Collecting data on a daily basis is important in both measuring performance against your cost and schedule baselines as well as inputs into future projects that are similar. It is done daily in order to increase accuracy and precision because, if done weekly, then most likely the data is a best guess, which makes the data useless. Workers should capture as accurately and precisely as possible the hours worked against a particular work package.

We all capture our time, from laborers who clock in to professionals who log hours to bill their clients.

It is absolutely necessary to manage projects and business. If this offends you, take a long hard look at what you might be hiding from your boss.

  • I'd disagree that collecting time data on a daily basis is a means of measuring performance against cost. Time spent in software development does not equal performance. There may often be a correlation, but there is no causation that more time spent equals increased performance. Measuring performance or productivity of workers in knowledge-based industries is incredibly hard and arguably more costly than the value provided by capturing it in a timely and accurate metric. – WBW Oct 6 '15 at 19:08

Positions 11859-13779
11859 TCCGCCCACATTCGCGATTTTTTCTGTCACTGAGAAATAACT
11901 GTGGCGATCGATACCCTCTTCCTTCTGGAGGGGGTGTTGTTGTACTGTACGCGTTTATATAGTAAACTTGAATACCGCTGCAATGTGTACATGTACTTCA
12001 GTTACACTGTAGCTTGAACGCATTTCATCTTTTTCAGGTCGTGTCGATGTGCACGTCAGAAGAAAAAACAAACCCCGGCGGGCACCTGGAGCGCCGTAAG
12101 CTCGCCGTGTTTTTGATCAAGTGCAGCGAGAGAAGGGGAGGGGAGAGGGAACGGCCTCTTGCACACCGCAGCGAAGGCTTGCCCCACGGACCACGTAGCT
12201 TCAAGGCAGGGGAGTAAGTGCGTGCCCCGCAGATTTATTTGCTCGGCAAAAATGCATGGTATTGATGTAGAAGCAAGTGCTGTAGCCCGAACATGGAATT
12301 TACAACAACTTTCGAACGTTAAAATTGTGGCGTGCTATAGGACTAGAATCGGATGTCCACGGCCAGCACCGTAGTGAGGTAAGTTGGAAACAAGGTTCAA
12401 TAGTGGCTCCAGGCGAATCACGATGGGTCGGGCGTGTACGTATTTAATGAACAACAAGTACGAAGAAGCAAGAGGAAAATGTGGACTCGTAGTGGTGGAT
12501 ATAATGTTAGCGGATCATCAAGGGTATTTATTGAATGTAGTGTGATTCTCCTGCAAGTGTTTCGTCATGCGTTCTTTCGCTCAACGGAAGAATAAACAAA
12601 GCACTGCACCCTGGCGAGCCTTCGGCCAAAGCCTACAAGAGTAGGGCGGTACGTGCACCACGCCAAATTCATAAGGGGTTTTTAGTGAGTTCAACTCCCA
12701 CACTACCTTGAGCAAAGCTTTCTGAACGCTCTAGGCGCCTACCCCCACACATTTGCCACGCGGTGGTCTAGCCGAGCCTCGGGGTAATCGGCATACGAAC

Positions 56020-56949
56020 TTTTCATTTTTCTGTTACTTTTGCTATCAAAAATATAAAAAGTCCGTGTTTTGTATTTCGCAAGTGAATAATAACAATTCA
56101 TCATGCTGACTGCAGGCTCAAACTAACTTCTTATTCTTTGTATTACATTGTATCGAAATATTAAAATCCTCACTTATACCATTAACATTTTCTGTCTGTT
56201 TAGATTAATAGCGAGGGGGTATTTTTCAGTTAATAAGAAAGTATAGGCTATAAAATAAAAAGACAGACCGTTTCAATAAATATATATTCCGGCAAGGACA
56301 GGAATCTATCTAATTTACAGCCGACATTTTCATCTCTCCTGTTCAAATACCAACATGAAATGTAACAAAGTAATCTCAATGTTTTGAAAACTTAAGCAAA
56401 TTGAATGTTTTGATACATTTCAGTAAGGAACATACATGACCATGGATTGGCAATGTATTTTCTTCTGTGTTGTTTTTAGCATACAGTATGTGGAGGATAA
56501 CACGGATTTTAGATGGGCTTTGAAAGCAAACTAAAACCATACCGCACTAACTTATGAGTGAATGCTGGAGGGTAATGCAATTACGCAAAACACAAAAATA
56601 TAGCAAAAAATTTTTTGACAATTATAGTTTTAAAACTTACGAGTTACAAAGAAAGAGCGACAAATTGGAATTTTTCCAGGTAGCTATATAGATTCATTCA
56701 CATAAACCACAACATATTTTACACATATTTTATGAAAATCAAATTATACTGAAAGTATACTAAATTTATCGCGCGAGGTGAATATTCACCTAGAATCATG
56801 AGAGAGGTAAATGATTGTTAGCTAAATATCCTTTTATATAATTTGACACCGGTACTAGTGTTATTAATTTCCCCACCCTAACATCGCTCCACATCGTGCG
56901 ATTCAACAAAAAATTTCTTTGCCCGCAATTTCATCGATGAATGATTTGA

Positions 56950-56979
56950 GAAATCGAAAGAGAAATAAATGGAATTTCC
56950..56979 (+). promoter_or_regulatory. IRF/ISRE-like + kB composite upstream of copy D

• I did not write that more time equals increased performance. This reaction to my answer is surprising. This is what projects are about. We plan projects in scope, cost, and time. We use planning values to budget how much we are going to spend and how long it will take. If you do not capture actual time, which is a necessary input for cost and schedule, then how can you know where you are against both cost and schedule? How can you forecast where you will end up? It is a required input. – David Espina Oct 6 '15 at 19:15
  • And, yes, it is a difficult task and subject to less than accurate data coming in. So what? You still have to do it and figure out ways to make the data more accurate. This is basic PM stuff. Am shocked at the down votes. – David Espina Oct 6 '15 at 19:16
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    Didn't realize the question was posed to be answered strictly using the traditional PM lens of scope, budget, time. Down vote was actually because the original answer implies the question poser has something to hide and offers nothing to address the problem of perceived trust issues between those asking for the time metrics and those providing it. There are many ways to manage projects and business, a number of which don't rely on time tracking or assuming you are hiding things from your "boss." – WBW Oct 6 '15 at 20:15
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    Answers here are NOT about traditional PM. If an answer is provided that is traditional PM, it does not make it wrong because there are other methods and approaches. I offered sound reasons, substantiated reasons, why this data is collected and opened the door to the possibility of something to hide if one is perceiving being micro managed or not being trusted. – David Espina Oct 6 '15 at 20:21